Fran: Recently I have been playing Ni No Kuni and it’s got me thinking about Welsh people. Don’t e-mail the emergency services because you think I’ve started having a stroke while typing – I can smell burnt toast, but that’s down to my horrifically bad cooking skills.
The main “sidekick” in the story is a little welsh “fairy” called Mr. Drippy, who speaks in a Welsh accent (as do all his people when you visit their home town). In fact, the voice actor behind him is the same one who appeared on Gavin and Stacy as the coach driver.
I’m a big fan of Studio Ghibli, and Anime in general, but usually I prefer to watch the original Japanese subtitled versions than the dubbed ones because they’re, well, funnier. Try watching Sgt. Frog then an episode of the original Japanese version Keroro and you’ll see what I mean.
Turns out, that the excitement, rapid fire of delivery, and grandiose statements of emotion present in the Japanese language find a perfect mirror in the Welsh dialect. Much has been made of Ni No Kuni and its excellent animation, as well as its old school JRPG roots, but for me its some of the best voice acting seen in a game since Jennifer Hale as the female Shepard in the Mass Effect games (believe me, if you’ve been playing as a guy you’ve been missing out).
If you have a PS3, you need to buy Ni No Kuni, and hopefully that will send a message to the industry that we demand top quality voice acting in our games. “In’t that right, L’il boy Buntin’?” TIDY!
Giles: The majority of my time is spent thinking about the Facebook game I’m working on, called Here Be Monsters. It’s pretty unique in Facebook games in that you can play the whole thing without parting with a penny, and you can play it for as long as you want without an energy limit forcing you to come back later. But I’m not here to plug my wares (though do check it out if you like Facebook games) – I’m here to tell you what I’ve been playing lately.
In between playing games of dubious quality for the ‘Lost in Translation?‘ blogs, most of my gaming time occurs while I’m travelling the somewhat epic journey to and from work, made bearable thanks to my trusty iPhone. Recent selections vary between games you can sink hours into, such as Game Dev Story, Lost Winds, and Lili, and decidedly more quickfire fare like Tiny Wings and the sublime Mr. Ninja (I have a weakness for games played with a single button – please post any recommendations in the comments below!).
Hands down my favourite iPhone game I’ve played since starting my job last September is the port of the Nintendo DS classic Ghost Trick: Phantom Detective, wherein you take on the role of the recently-deceased Sissel, and have to piece together the surprisingly epic and compelling mystery surrounding your own demise, all while helping a colourful cast avoid similar death-dealing fates.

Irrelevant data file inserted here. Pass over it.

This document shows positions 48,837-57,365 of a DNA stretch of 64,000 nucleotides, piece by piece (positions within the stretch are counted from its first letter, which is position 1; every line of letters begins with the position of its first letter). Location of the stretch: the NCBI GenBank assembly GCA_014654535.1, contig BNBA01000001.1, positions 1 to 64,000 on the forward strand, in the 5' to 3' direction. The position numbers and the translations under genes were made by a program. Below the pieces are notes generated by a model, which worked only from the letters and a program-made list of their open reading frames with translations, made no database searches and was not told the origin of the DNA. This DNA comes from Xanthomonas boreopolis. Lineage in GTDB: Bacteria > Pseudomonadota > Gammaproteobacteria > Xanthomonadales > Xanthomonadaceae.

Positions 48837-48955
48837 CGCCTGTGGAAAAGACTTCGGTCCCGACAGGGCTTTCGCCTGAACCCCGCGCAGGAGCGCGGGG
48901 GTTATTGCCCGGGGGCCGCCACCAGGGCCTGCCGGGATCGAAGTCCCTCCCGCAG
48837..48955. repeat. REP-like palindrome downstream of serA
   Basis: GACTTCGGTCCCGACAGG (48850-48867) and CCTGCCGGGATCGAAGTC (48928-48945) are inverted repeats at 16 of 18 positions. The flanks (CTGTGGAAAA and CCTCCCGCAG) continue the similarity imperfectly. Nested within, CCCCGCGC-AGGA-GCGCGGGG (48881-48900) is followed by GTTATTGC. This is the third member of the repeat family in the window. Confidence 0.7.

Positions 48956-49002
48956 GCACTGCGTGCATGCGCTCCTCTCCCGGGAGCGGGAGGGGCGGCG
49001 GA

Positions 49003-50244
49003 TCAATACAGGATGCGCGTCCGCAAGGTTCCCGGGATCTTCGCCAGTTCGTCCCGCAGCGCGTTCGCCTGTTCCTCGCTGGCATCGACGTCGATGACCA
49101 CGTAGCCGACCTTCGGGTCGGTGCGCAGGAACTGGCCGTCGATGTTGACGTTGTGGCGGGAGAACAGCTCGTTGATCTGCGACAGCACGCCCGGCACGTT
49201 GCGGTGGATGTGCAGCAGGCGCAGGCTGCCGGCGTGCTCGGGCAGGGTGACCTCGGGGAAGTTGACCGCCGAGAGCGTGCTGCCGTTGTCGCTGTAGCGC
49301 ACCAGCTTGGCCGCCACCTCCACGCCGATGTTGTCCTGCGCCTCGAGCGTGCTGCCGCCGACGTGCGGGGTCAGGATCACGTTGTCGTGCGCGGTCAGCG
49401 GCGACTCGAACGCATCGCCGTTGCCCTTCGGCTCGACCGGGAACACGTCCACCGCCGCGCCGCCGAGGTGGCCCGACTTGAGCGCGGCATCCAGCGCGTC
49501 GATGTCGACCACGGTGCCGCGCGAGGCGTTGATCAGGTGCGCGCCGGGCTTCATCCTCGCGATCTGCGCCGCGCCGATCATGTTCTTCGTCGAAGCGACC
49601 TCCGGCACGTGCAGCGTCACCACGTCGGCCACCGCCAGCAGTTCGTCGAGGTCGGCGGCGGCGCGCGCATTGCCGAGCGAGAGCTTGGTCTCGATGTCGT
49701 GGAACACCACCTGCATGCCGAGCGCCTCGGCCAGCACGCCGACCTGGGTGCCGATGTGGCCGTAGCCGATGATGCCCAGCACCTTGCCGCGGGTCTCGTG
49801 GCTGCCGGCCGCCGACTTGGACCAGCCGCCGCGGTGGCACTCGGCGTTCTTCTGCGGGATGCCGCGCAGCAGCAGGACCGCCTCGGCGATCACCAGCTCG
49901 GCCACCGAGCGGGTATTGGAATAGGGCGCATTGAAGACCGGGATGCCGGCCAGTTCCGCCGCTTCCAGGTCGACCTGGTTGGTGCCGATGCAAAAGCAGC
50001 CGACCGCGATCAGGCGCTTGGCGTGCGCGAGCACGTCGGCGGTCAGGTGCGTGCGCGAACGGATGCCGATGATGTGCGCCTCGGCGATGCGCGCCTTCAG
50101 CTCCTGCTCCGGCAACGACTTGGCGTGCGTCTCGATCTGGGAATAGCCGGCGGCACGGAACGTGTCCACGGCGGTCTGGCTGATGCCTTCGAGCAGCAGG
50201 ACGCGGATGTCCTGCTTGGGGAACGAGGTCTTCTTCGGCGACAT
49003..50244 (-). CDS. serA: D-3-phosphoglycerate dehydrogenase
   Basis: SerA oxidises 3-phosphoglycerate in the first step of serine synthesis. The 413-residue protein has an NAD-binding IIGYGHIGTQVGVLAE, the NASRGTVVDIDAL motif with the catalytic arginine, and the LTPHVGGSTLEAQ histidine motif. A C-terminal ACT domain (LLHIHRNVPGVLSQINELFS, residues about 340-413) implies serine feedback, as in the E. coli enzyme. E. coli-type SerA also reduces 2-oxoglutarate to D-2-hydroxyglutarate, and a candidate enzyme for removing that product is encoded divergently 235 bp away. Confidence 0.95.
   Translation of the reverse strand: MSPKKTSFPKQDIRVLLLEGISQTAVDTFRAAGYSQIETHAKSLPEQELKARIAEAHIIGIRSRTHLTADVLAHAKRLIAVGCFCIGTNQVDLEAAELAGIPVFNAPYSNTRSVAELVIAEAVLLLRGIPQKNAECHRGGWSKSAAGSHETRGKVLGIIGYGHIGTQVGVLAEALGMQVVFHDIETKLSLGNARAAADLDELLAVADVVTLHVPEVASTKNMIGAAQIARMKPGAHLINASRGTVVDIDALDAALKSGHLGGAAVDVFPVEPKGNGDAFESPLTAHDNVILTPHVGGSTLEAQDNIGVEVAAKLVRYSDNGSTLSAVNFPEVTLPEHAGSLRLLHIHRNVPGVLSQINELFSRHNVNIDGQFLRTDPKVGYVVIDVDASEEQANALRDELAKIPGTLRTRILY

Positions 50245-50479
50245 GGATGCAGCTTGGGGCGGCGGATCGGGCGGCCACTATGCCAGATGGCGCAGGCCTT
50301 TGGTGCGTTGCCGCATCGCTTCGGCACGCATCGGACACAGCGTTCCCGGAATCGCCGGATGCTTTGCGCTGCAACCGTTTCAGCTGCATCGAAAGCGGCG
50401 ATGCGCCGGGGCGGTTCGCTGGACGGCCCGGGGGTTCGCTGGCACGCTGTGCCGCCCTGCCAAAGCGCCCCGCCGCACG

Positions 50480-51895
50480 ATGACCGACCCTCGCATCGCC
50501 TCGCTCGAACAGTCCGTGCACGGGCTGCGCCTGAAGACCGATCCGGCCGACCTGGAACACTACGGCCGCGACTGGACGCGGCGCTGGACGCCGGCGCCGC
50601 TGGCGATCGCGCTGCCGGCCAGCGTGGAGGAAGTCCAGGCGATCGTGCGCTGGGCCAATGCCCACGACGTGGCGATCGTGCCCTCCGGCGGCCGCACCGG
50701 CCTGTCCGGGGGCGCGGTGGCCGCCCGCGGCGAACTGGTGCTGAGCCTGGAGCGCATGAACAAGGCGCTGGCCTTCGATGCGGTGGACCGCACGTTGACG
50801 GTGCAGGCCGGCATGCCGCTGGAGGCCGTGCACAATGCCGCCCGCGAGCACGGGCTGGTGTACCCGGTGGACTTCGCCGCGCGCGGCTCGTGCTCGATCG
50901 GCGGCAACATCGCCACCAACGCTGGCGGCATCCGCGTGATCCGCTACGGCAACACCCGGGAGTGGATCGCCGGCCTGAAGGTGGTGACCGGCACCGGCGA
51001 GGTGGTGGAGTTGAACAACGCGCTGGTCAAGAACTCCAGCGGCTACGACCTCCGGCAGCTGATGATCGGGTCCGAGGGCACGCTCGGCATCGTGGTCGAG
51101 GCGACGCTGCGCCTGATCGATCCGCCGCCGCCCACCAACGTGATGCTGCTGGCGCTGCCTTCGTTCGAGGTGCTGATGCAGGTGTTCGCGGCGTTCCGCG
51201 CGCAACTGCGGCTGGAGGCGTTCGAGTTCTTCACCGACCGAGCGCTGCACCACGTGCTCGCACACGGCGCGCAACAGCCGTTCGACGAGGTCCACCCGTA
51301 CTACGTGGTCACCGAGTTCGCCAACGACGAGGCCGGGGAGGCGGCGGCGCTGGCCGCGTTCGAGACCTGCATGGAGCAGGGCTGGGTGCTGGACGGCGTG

Coming from Shu Takumi, the brain behind the always-fun Phoenix Wright series, this is a genuinely-funny dialogue-heavy adventure with puzzle elements, a beautiful and charismatic 2D art style and comes highly recommended. Should you have an iDevice capable of running it, you can even try out the game’s first chapter for free to see if it’s your sort of thing.
Next on the list, though, is Tomb Raider for the Xbox 360, which is sat on my shelf, waiting for me to finish my next blog before I can get stuck into Lara’s latest adventure. So, if you’ll excuse me, I shall bid you happy gaming and get on!
Philippa: Dota 2, Dark Souls, Super Hexagon. That’s my current game rotation, and all three occupy the obsessive wing of my psychic architecture.
Dota 2 turned up on my mental doorstep, abandoned by Steam like some Renaissance foundling, crying and wanting attention. Instead of taking it in, feeding it and then sending it merrily on its way once it could fend for itself, I took it to the basement, tied it to a chair and vowed never to let it go.
Obviously this isn’t a relationship in which Dota 2 is ever likely to love me back so I have revised my expectations. At this point I’m hoping that after several hundred hours it will at just sort of develop Stockholm Syndrome and stop trying to run away.
Dark Souls and I are having a different kind of abusive relationship. Dark Souls refuses to go to my basement. In fact it won’t even come to my house. It tells me I can come over and visit if I really want to and then watches as I fall over all the bear traps it has set on the route. I am convinced there will be an awesome party at the end of all this. Or at least a bear.
Super Hexagon is about shapes and colours and lightning reflexes and using number systems to tell yourself you are good at something and in control of life. I have never made it past HEXAGON but am seriously considering scrawling “HEPTAGON” over any previous life ambitions.